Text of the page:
To many of the 30 million people tuned to the 1989 Indianapolis 500, Emerson Fittipaldi was just another race driver with a foreign name. But that perception suddenly changed on the next to last lap, when he became the embodiment of the daring, dashing driver who gives no quarter and expects none in return. As Fittipaldi and Al Unser Jr. dived into the third turn, fiat-out at 200 mph, side by side on a final sprint to the checkered flag, their wheels touched. Fittipaldi's car wiggled but somehow stayed on course to victory. Unser spun and smacked the wall.
Either could have prevented the incident by lifting off the throttle and yielding the line, but what driver is going to back off when he is 60 seconds from winning the most famous race in the world? Certainly not Fittipaldi, a two-time Formula One world champion who drew on experience accumulated over more than two decades of racing and coolly used traffic to take the advantageous inside line from Unser. He figured the race was his to win.
Seven days later another Fittipaldi was on display. This time he was leading the Miller 200 on the one-mile oval at Wisconsin State Fair Park. As he was lapping a slower car, the driver cut him off.
"Then I made a big mistake," Fittipaldi says. "I was so upset with him, I raised my fist. But when I did that, it upset the balance of my car because I was in his draft. I lost control. I spun and hit the wall. I had to go into the pits [to check for damage and change tires]. I recovered my position and was nearly leading the race again, then the rear suspension collapsed because I had touched the wall."
Fittipaldi went on to win the next three races—in Detroit, Portland, Ore., and Cleveland—to tie Rick Mears and Bobby Rahal for the Championship Auto Racing Teams record for consecutive victories. He won his fifth race of the 15-race CART season on Sept. 24 in Nazareth, Pa. By beating Mears to the finish there, Fittipaldi assured himself of the 1989 Indy Car championship.
This year Fittipaldi has joined Mears and Danny Sullivan on the team owned by Roger Penske. All told, the three Penske drivers have five Indianapolis 500 victories ( Mears won in 1979, '84 and '88; Sullivan in '85). What's more, Fittipaldi is sitting on the pole for Sunday's race, having qualified at 225.301 mph, with Mears right next to him at 224.215 mph and Sullivan in ninth at 220.310 mph, despite having to make a weather-delayed qualifying run in very windy conditions last Saturday. However, on the inside of the third row, in the No. 7 position, will be Unser at 220.920 mph. Little Al, who qualified on the same day as Sullivan, may have the fastest car at the Speedway—in practice he had a 228.502 lap, the best ever turned at the Brickyard.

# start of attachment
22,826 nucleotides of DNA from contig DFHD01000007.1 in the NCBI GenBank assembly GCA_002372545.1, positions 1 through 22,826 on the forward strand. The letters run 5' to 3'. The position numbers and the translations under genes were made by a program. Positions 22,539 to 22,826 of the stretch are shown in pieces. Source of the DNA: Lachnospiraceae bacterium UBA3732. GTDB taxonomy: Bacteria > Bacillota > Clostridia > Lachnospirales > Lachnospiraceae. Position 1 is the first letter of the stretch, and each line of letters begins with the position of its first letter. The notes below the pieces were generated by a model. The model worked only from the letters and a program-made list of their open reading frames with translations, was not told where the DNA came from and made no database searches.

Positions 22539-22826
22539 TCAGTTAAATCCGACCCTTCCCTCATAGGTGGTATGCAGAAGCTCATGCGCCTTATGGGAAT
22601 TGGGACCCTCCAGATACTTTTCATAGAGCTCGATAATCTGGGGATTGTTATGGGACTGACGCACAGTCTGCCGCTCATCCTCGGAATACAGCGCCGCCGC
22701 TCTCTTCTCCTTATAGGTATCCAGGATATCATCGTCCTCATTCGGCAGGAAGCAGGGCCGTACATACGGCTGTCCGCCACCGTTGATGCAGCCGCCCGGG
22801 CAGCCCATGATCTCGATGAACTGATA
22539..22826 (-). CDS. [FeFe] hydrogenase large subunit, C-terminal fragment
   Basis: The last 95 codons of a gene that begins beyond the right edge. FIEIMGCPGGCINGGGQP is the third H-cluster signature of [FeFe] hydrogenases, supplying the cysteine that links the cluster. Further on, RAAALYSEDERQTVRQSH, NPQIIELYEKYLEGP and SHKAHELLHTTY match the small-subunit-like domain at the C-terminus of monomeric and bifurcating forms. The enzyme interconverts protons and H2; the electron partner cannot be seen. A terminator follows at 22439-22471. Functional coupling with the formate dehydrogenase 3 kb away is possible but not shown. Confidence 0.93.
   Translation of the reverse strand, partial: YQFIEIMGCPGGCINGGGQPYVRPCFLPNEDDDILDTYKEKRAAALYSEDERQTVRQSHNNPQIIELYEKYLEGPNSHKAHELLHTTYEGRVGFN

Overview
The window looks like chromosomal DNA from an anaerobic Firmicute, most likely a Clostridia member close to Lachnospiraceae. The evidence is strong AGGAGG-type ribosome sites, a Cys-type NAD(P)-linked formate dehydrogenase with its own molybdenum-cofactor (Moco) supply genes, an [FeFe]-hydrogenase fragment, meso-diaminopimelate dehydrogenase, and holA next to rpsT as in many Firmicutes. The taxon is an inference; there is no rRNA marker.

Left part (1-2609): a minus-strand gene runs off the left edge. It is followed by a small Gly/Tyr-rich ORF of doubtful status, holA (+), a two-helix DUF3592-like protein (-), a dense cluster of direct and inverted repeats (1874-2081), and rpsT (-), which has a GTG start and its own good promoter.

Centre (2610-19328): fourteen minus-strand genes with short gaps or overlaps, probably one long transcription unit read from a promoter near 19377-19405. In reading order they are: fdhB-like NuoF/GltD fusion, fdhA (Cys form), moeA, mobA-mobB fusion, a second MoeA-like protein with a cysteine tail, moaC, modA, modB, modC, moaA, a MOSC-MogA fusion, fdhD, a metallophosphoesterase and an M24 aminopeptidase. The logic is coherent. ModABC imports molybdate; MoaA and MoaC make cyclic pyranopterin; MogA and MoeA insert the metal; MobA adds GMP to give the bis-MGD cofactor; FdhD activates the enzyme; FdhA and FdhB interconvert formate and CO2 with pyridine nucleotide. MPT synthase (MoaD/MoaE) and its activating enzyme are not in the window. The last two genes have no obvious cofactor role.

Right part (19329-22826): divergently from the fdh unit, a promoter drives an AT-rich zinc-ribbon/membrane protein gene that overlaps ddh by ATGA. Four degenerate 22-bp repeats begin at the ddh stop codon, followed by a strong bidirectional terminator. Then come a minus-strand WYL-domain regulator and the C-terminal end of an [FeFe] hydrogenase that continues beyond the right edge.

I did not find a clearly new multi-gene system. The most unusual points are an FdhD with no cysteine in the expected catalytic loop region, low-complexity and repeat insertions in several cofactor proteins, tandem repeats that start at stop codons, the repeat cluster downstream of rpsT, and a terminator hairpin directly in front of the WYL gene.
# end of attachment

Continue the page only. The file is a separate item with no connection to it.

The sixth-fastest qualifying time (222.025 mph) went to Mario Andretti, the only driver besides Fittipaldi to have won the Formula One world championship (Fittipaldi's titles came in 1972 and '74, Andretti's in 78), the Indy 500 (Andretti won in '69) and the Indy Car title (Andretti has won the championship four times). That international hat trick might demand drivers with international backgrounds. Andretti, 50, lived in Italy until age 15, when he was brought to Nazareth, Pa. There he cut his racing teeth on jalopies, dreaming of the day he would be going back to Europe to compete on the Grand Prix circuit.
Fittipaldi grew up in S�o Paulo, Brazil. His father was a motor sports journalist and broadcaster. "My father's of Italian background," says the 43-year-old Fittipaldi. "I have Italian blood, hot blood. My mother is Russian, the other way. I can be, too. I can be very cold when I need to be—under pressure, for example. That's a big advantage. But still, many things scare me—heights, roller coasters, sharks—anything you don't have control over. But to be a good racing driver you have to be brave, and you have to be afraid. You have to balance the brave and the afraid."
The soft cadences and vivid imagery of Fittipaldi's speech are captivating, even though English ranks third among the five languages he speaks, both in preference and fluency. Except when it comes to cursing, for which Fittipaldi says English has no equal. Though he rates his Italian no higher than fourth in proficiency (his other languages are Portuguese, Spanish and French), it is his favorite. "I love to speak Italian," he says. "So romantic. My heart is Italian. Italians are very artistic, the cars, everything. When I go to Italy, I feel home."
No matter the language, Fittipaldi's favorite word is love, and it usually follows I. Dark eyes flash expressively as he speaks of his enthusiasms, and his face frequently composes itself around a grin. His graying hair is balding on top, and it flows long in the back. His wife, Teresa, likes to tie it in a ponytail when they're around the house.